Review: Tracey Snelling at Rena Bransten Gallery (Artforum)

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Tracey Snelling,  Danger Mountain  2013, mixed media, 36 x 28 x 22 inches   

Tracey Snelling, Danger Mountain 2013, mixed media, 36 x 28 x 22 inches


The large-scale posters and elaborate architectural models that make up Tracey Snelling’s exhibition “Mystery Hour” depict imaginary B movies whose premises are as facetious as they are seductively lurid: “She was married to a walking dead man!” declares the oversize poster Forbidden (all works 2013) in LED lights against a bodice-ripper tableau. Using sculptural assemblages and miniature models, the artist creates archetypal worlds from middle- and lowbrow genre films, like the horror movie setting of Danger Mountain, complete with a run-down motel situated precariously atop a winding hill and a swing set perched over a deadly cliff.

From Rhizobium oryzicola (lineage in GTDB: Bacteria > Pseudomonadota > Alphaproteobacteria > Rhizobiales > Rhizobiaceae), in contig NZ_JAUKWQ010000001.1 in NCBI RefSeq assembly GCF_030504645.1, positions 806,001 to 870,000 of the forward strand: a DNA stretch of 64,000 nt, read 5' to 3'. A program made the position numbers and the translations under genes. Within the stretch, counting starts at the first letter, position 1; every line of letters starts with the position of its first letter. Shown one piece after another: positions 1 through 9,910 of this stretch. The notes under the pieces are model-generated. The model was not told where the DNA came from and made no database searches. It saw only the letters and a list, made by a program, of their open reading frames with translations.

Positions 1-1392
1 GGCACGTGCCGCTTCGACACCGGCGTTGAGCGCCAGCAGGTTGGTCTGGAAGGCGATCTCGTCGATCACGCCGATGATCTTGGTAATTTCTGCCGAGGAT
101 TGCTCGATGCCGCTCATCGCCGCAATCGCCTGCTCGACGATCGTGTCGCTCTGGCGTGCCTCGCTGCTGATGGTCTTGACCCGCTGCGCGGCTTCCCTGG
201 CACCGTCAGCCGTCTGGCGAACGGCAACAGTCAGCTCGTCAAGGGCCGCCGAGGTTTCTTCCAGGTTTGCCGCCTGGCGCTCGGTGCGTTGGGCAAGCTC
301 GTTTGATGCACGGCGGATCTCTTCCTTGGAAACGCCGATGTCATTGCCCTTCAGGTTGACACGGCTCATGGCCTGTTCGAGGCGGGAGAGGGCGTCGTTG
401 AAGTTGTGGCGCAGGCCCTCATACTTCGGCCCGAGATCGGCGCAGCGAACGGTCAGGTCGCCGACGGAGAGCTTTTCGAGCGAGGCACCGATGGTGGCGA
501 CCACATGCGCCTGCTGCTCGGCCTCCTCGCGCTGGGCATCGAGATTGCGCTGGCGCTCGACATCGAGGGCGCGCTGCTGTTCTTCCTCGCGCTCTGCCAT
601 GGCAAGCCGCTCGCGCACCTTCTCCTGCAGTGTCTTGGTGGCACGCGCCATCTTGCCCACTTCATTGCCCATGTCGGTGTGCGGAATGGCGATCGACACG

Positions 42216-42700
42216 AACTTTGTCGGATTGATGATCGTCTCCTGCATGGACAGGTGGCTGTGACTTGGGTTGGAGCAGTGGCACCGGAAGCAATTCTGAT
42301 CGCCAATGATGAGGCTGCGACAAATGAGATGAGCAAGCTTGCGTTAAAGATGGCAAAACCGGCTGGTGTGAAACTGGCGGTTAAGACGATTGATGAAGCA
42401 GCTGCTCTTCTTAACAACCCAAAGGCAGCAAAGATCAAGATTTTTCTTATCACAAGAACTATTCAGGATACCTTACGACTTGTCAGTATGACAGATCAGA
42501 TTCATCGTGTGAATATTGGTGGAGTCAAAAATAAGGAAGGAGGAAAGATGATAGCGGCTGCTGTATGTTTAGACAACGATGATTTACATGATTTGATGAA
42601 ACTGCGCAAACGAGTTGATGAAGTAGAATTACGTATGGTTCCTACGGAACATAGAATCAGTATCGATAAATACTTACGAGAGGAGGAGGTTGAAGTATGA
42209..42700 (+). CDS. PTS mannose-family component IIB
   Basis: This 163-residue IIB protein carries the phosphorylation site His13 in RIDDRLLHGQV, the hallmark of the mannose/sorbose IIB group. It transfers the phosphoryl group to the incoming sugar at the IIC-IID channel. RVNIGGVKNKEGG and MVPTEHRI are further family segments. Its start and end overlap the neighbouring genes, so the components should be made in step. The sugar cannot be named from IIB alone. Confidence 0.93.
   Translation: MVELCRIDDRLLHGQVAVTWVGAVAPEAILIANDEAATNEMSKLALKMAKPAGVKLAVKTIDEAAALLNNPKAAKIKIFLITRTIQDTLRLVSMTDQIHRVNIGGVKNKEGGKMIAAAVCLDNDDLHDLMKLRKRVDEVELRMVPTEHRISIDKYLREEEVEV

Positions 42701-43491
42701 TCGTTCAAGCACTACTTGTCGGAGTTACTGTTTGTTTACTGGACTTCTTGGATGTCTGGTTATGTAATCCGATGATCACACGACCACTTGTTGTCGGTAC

The mesmerizing, sinister scenes here—creepy secluded gas stations, a barely visible something in a car trunk left ajar in a darkened alley—are wryly presented with winks to the viewer, such as dribbles of paint running down the sides of pieces. And in many ways the show is about the aesthetics of wicked pleasure. The scale models of ominous hotels and houses—all projecting clips from different, often unidentifiable, films in their windows on tiny LCD screens—encourage our basest instincts to peer into the lives of strangers. The overall effect alternates between uncanny Hitchcockian voyeurism and pure pastiche, as in Zombie Island, whose undead bathe in a lagoon with an LCD screen featuring shark-attack footage.

The thrill of looking in “Mystery Hour” at first seems merely cynical and cheaply erotic—a hard-boiled flick done up in a shocking pink palette—especially given the many sex scenes projected in film clips. But in addition to embodying the genres of thriller and horror into make-believe set pieces, Snelling has also captured their gendered underpinnings. Two neon signs in red and fuchsia which illuminate the rest of the show suggest distillations of the underlying messages in such films; Desire flickers between “desire” and “dire,” while She-Evil alternates with “she-devil.” Both suggest that the real horror in Snelling’s world of grown-up dollhouses is libido rather than the threat of physical harm.